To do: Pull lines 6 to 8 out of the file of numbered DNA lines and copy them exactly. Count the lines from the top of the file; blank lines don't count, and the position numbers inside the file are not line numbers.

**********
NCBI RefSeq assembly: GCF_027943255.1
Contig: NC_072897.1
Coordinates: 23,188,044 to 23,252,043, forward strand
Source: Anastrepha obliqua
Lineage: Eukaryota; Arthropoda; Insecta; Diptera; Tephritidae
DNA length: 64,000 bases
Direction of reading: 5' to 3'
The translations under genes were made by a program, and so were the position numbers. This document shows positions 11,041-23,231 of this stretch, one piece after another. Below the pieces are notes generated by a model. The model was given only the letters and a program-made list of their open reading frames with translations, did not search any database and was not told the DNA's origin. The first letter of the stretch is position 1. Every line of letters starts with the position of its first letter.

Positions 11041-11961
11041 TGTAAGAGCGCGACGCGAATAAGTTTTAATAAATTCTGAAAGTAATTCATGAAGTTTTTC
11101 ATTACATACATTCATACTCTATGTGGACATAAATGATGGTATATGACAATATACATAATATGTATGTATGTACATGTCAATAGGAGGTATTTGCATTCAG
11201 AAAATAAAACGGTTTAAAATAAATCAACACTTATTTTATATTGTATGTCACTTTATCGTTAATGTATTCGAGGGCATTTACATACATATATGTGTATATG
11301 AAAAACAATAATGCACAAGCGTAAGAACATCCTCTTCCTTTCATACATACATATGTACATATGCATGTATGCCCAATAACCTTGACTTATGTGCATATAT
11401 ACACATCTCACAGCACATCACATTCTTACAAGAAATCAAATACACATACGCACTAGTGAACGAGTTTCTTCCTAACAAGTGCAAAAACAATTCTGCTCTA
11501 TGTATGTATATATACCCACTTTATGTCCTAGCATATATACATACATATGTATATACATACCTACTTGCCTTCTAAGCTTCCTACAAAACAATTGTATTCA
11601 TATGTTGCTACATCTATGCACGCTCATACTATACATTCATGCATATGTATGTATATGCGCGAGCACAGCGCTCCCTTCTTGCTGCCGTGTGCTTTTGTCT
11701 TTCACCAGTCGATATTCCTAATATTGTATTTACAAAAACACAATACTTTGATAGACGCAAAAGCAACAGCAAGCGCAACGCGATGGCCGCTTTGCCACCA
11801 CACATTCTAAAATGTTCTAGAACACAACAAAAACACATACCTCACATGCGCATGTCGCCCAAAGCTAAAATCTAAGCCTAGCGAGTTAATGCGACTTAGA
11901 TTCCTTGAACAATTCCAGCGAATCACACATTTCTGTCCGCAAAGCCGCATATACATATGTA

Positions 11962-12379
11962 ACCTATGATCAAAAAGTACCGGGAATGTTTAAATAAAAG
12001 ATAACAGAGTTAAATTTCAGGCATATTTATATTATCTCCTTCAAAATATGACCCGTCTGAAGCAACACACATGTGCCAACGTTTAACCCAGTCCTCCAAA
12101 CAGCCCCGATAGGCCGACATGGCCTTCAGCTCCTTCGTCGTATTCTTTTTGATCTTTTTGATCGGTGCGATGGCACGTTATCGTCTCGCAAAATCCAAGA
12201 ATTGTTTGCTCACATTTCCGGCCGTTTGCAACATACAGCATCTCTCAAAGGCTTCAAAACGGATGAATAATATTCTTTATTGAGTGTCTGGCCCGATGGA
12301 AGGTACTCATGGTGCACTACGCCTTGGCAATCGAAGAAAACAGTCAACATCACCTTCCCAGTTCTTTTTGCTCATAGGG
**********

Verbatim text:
DNA length: 64,000 bases
Direction of reading: 5' to 3'
The translations under genes were made by a program, and so were the position numbers. This document shows positions 11,041-23,231 of this stretch, one piece after another. Below the pieces are notes generated by a model. The model was given only the letters and a program-made list of their open reading frames with translations, did not search any database and was not told the DNA's origin. The first letter of the stretch is position 1. Every line of letters starts with the position of its first letter.